Meager funding leads to not hiring quality faculty, reliance on ad-hoc faculty and failure to attract talent to legal academia.

Plethora of research proposals, University needs (NUSRL infrastructure debt to PWD for instance) and student demands are turned down citing lack of funds.

The high fees act as a disincentive for students with unprivileged backgrounds to even choose law as a profession.

Other undergraduate disciplines offered by Delhi University or even post-graduate disciplines at JNU have an all-inclusive annual fee of less than Rs 10,000.

In order to remedy this state of affairs, these institutes of excellence, which provide quality legal education need to be converted into Institutes of National Importance (INI).[6]

An Institute of National Importance is defined as an institute ‘which serves as a pivotal player in developing highly skilled personnel within the specified region of the country/state’.

While there exists no guideline for the same, [7] we believe that on such evaluation, as may be prescribed, the NLUs will squarely fall within the criteria of contributing highly skilled personnel to the legal profession, judiciary, bureaucracy, policy think tanks, academia and various other avenues.

These INIs, like IITs, NITs, IIITs and now IIMs after cabinet approval of the IIM Bill, 2017 receive funding directly from the Central Government as part of the Ministry of Human Resource Development’s budget for Higher Education. [8]

It provides almost Rs 7800 crore funding to IITs, Rs 3500 crore funding to NITs, Rs 1000 crore funding to IIMs, Rs 650 crores to IISERs etc. The case for such recognition for NLUs would be in pari materia with that of the NITs.

They earlier used to be Regional Engineering Colleges (RECs) managed by State Governments but were recognized as the INIs by the National Institute of Technology Act, 2007.

This Act accorded the status of INIs to NITs and empowered the “Central Government to, after due appropriation made by Parliament by law in this behalf, pay to every Institute in each financial year such sums of money and in such manner as it may think fit.” [9] What are we looking at through this statement?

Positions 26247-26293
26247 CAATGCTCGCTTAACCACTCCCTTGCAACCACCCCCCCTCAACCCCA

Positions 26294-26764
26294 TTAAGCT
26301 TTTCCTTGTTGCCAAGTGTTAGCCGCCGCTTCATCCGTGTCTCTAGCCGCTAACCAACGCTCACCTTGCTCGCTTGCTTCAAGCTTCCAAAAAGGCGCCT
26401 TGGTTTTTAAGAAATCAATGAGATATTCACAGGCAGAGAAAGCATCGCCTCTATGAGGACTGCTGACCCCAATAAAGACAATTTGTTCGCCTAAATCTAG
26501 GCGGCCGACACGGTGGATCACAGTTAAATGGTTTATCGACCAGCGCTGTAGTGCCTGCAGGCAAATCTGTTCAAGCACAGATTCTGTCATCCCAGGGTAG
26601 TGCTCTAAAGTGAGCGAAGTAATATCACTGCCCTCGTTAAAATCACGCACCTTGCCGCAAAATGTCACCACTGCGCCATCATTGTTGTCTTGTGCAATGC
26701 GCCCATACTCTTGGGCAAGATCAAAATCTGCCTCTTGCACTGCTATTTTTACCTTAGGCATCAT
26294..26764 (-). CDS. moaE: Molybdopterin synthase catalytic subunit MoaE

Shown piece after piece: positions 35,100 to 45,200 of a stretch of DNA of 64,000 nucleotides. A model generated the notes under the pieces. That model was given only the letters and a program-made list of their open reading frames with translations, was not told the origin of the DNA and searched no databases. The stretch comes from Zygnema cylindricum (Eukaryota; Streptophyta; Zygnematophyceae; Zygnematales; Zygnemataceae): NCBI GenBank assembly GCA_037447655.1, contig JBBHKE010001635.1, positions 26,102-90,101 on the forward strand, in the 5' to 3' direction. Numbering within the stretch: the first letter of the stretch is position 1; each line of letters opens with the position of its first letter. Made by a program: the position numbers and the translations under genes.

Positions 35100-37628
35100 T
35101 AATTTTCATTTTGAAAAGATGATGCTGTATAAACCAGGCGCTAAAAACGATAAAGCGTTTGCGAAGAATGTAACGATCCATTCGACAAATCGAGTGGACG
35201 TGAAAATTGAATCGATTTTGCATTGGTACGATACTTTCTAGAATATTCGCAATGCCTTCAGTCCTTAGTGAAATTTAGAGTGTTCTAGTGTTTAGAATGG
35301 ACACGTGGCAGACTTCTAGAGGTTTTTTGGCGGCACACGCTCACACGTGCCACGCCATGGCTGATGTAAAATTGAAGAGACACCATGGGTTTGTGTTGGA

Apart from expressing solidarity and commending the courage and determination of our counterparts at NUSRL, this is a declaration of our intent to work towards charting a course of action for recognition of NLUs as Institutes of National Importance for all the above-mentioned reasons.

The root of the problem needs to be fixed. We are in the process of contacting student bodies of all the NLUs to endorse our claim.

We also request all the Vice Chancellors of the National Law Universities and the Bar Council of India to recognize and appreciate this problem so that we can work together to garner appropriate funding from the Government.

1. Prachi Srivastava, Students have locked down NUSRL Ranchi campus for 24h now over perennial cash crunch, mismanagement, LEGALLY INDIA (April 11, 2017) available at

2. List of State Universities, UNIVERSITY GRANTS COMMISSION, available at

3. Annual Report, 2014-15, UNIVERSITY GRANTS COMMISSION, available at

4. Guidelines for General Development Assistance to Universities, UNIVERSITY GRANTS COMMISSION, available at

5. Kian Ganz, Funding crunch looms over Indian law schools, LIVEMINT (April 26, 2012) available at

6. List of Institutions of National Importance, MINISTRY OF HUMAN RESOURCE AND DEVELOPMENT available at

7. Thomas Manuel, So Who Decides What an Institute of National Importance is?, THE WIRE (July 22, 2015) available at

8. Union Finance Budget, 2017-18, available at 18/eb/sbe58.pdf.

9. Section 20, The National Institutes of Technology Act, 2007.